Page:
How Big of a Deal is Wikipedia Plagiarism? That May Depend on Who You Are

Editor Jill Bialosky has 72 famous writers defending her from plagiarism charges. Should she be held to a different standard?

Did prominent poet and editor Jill Bialosky break the first rule of Writing 101, the one that every college student learns in freshman year? That’s the claim literary critic William Logan is making about Bialosky’s memoir, Poetry Will Save Your Life. In The Tourniquet Review on October 4th, Logan accused Bialosky of plagiarizing “numerous passages from Wikipedia and the websites of the Academy of American Poets and the Poetry Foundation.” (Bialosky, and a group of 72 prominent authors who cosigned a letter of defense to The New York Times, disagree — or rather, they don’t disagree, but they don’t think it’s such a big deal.)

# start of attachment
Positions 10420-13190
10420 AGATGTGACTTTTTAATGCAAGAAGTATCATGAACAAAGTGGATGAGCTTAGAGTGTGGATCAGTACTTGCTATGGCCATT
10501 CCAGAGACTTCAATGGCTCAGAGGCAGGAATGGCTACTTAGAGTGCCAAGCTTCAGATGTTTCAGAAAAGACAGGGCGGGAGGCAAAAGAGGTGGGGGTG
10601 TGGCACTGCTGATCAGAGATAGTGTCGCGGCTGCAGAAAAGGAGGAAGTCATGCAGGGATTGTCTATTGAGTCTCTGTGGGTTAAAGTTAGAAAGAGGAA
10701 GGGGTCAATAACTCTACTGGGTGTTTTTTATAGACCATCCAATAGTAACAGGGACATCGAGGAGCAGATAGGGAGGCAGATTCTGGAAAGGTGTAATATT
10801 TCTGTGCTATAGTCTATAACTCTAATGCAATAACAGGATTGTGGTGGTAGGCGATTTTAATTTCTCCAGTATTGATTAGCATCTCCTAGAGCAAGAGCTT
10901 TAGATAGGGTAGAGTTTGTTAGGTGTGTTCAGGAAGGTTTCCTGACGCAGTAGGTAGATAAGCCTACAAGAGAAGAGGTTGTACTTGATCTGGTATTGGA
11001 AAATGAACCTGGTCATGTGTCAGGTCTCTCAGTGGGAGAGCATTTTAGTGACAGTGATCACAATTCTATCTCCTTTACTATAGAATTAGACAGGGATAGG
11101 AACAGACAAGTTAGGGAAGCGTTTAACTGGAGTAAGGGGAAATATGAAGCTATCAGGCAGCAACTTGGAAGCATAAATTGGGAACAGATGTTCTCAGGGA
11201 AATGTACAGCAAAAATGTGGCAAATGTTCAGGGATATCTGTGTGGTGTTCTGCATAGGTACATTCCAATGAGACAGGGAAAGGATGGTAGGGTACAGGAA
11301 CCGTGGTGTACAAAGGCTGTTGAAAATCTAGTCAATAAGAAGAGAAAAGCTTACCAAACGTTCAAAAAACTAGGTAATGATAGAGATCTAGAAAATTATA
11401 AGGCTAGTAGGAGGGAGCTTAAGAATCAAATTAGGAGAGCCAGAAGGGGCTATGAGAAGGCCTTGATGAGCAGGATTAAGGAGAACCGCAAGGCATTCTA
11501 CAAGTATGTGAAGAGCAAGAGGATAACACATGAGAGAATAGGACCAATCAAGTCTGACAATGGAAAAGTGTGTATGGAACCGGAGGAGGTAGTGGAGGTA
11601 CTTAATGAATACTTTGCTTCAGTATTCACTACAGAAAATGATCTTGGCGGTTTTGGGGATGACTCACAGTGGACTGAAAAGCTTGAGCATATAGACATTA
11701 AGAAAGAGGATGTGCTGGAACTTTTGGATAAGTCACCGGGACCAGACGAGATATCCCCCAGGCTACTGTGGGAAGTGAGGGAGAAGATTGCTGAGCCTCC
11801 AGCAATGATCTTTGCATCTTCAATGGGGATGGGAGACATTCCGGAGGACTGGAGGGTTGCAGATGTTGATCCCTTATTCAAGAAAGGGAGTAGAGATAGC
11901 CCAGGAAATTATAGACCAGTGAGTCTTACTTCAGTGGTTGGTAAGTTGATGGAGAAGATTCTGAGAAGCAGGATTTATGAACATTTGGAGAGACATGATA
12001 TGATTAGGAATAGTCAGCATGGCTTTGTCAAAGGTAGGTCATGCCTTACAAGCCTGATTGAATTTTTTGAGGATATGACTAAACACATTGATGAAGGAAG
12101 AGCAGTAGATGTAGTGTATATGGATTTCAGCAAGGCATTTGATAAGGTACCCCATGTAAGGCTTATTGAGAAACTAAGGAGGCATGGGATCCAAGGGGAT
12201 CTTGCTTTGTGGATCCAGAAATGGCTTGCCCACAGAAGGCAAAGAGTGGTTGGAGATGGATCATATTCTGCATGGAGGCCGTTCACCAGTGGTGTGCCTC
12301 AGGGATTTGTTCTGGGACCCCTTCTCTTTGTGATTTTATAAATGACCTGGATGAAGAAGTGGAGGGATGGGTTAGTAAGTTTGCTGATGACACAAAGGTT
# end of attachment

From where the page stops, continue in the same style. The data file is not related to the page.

Here is a comparison of a passage about poet Robert Lowell that Logan references in his review:

Bialosky: “Although Lowell’s manic depression was a great burden for him and his family, the exploration of mental illness in his verse led to some of his most important poetry, particularly as it manifested itself in Life Studies. When he was fifty, Lowell began taking lithium to treat his mental illness.”

Wikipedia: “Although Lowell’s manic depression was often a great burden (for himself and his family), the subject of that mental illness led to some of his most important poetry, particularly as it manifested itself in his book Life Studies. When he was fifty, Lowell began taking lithium to treat his mental illness.”

Bialosky responded to the allegations saying: “William Logan has extracted a few ancillary and limited phrases from my 222-page memoir that inadvertently include fragments of prior common biographical sources and tropes after a multiyear writing process. This should not distract from the thesis of this book, which derives from my own life, my experiences and observations.”

To be clear, the “fragments” are chunks of almost word-for-word paragraphs, and the “common biographical sources” include Wikipedia, a source of information that every freshman student is taught not to use. Even the founder of Wikipedia, Jimmy Wales, has urged that Wikipedia should not be cited for academic purposes.